Menino has submitted a letter backing the proposal, which would amend the city’s zoning code to prohibit landlords from renting out a single unit to more than four students. Ross also has letters and pledges of support from a dozen neighborhood groups, and even a top downtown developer.The Zoning Board will be meeting Wednesday morning to consider the proposal. Their approval is the last step in implementing the zoning rule change.
The Boston Herald news story, however, is way off in understanding the magnitude of the student apartment-packing:
The expansions are putting the squeeze on the city’s real estate market, with landlords cashing in by renting out apartments for $3,000 to $4,000 a month to half a dozen or more students at a time.Actually, some of the apartments have as many as 10-12 students, thereby netting twice that in monthly rent. When such over-renting appears in a two-family house, such as 62-64 Kirkwood Road in Brighton, the rental value could easily be quadruple the Herald's number -- and be accompanied by a series of ISD code violations in the process. No family renter can compete with these high prices that landlords can collect from over-packed student renters.
The Allston-Brighton TAB editorial page has not taken a position on the proposed zoning change, while the Boston Herald editorial page took a position in January against it as did the Boston College student newspaper, The Heights.
A number of local institutions of higher education are in support of the proposal, according to District Councilor Michael Ross. The TAB editorial notes that Jack Dunn, Director of Public Affairs at Boston College, "supports" the idea, although this does not appear to be the same as strong institutional backing from BC.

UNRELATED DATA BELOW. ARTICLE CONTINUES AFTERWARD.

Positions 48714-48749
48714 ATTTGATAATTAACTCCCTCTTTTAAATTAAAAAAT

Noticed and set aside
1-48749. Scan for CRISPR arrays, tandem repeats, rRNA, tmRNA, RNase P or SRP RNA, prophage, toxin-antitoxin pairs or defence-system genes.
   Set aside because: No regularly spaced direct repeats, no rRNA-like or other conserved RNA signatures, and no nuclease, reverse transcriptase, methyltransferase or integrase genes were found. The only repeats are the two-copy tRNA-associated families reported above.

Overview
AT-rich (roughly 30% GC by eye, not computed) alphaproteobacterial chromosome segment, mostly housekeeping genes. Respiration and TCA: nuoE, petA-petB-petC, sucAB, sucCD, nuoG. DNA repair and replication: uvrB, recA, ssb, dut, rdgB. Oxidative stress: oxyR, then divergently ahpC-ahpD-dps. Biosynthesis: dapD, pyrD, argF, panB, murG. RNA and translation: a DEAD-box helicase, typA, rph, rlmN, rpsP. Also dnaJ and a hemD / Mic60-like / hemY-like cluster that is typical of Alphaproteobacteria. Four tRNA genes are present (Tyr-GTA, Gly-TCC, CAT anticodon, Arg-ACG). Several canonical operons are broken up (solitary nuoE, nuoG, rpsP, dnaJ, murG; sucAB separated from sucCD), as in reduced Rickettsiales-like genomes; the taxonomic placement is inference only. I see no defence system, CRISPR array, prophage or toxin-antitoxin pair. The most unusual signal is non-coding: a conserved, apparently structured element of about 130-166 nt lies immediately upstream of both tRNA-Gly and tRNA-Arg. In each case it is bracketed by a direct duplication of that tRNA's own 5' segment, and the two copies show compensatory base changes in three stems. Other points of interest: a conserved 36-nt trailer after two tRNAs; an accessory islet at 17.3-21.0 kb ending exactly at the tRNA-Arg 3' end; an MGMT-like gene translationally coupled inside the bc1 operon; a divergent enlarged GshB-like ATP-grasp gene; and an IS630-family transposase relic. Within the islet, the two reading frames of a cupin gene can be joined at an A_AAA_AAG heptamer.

The Greater Boston Real Estate Board opposes the proposal and thinks it violates the law -- even though, as Councilor Ross has noted, many other cities and towns in Massachusetts, such as neighboring Newton, have passed nearly identical ordinances.
The TAB covered a meeting last month of the Allston Civic Association on the topic.
The Zoning Board will be meeting tomorrow (Wednesday) at 9:00 am to consider the proposal. The City Council passed the petition unanimously in December 2007, and the Board of the Boston Redevelopment Authority passed an amended version of the ordinance last month that would specify that the rule applies only to undergraduate students, not graduate students.
Boston Zoning Board
Room 900, 9th Floor, City Hall
Agenda: Proposal to limit student rental units to four or more people unrelated by blood or marriage/family status.
Contact the Zoning Commission directly by writing to the Chairman and Members of the Zoning Commission, 1010 Massachusetts Avenue, Boston, MA 02118.